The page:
This week we discuss one of the tools of the trade when creating a live action or animated film: the storyboard. A storyboard, according to Webster’s Dictionary, is a series of panels on which a set of sketches is arranged depicting consecutively the important changes of scenes and action in a series of shots. These sketches help the filmmaker and his or her crew figure out what shots work or don’t work in the scene, clarify sequences and figure out new and innovative ways to make the scene more interesting. Most importantly, it gives the filmmaker a sense of direction so that they know what and how they should film, thus enabling them to save time and money.

Below are some storyboards I found on the web that show the creative storyboard process at work. The first site is a sequence from the box office smash “Superman Returns” and includes informative commentary by Director Bryan Singer. The second site is a series of boards by Frank Forte from the episode “Public Enemies” from Nickelodeon’s hit Nicktoon “Danny Phantom,” created by Butch Hartman. The third site features several excellent storyboards from the film “V for Vendetta,” based on the comic of the same name by Alan Moore and David Lloyd. The fourth site features boards from the episode “The Beach,” drawn by animator and comic artist Scott Shaw for the Fox hit “The Simpsons,” created by Matt Groening.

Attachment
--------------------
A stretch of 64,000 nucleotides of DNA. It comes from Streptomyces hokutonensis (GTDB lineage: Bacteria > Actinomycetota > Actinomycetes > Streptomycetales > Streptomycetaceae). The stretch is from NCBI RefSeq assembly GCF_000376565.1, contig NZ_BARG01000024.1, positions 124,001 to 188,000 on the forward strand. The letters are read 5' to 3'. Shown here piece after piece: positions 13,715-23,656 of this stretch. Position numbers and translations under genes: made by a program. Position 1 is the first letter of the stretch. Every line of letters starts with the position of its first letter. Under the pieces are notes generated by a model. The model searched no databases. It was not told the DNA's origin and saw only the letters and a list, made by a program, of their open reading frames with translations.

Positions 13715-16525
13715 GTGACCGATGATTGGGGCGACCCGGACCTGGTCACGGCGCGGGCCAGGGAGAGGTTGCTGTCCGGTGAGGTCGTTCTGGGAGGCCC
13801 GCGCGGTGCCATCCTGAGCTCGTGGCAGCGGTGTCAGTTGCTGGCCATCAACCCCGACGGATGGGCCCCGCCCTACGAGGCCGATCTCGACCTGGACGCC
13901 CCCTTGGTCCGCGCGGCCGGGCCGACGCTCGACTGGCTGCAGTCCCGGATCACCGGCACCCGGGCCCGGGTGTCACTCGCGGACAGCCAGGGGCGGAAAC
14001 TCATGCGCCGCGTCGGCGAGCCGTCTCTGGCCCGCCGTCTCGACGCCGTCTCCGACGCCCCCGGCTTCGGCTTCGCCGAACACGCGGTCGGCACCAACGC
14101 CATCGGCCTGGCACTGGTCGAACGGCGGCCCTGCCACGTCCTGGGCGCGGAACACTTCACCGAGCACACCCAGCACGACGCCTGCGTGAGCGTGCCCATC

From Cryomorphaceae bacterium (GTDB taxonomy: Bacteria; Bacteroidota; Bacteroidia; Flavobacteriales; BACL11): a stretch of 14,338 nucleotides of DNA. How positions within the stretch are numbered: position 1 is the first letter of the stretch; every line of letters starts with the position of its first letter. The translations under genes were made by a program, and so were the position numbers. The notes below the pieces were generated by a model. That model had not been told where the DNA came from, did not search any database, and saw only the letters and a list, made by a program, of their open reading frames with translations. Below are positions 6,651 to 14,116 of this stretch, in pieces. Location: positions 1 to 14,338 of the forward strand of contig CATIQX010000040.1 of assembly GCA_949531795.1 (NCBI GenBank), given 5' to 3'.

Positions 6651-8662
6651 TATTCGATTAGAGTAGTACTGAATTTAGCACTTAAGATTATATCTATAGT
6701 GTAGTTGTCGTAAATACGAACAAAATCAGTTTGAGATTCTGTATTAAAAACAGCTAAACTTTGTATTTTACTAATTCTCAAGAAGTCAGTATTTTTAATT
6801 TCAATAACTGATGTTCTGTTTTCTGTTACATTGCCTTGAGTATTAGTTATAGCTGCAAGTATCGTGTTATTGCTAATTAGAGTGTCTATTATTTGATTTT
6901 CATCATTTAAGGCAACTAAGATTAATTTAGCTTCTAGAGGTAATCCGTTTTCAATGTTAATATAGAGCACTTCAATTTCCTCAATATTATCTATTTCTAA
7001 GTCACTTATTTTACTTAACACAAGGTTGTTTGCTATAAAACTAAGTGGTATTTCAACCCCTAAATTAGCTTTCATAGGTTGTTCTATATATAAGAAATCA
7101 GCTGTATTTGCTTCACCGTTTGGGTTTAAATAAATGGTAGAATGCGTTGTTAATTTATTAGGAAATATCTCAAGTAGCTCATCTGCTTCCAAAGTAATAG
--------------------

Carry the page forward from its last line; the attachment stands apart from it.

“Superman Returns”
http://www.nytimes.com/packages/html/movies/20060627_SUPERMAN_FEATURE/blocker.html

“Danny Phantom”
http://www.frankforte.com/storyboardDP.html

“V for Vendetta”
http://vforvendetta.warnerbros.com/cmp/concepts.html

“The Simpsons”
http://www.shawcartoons.com/gallery/storyboards/aae

If you are interested in learning even more about storyboards, particularly for animation, check out Don Bluth’s The Art of Storyboard, available online and in bookstores nationwide.

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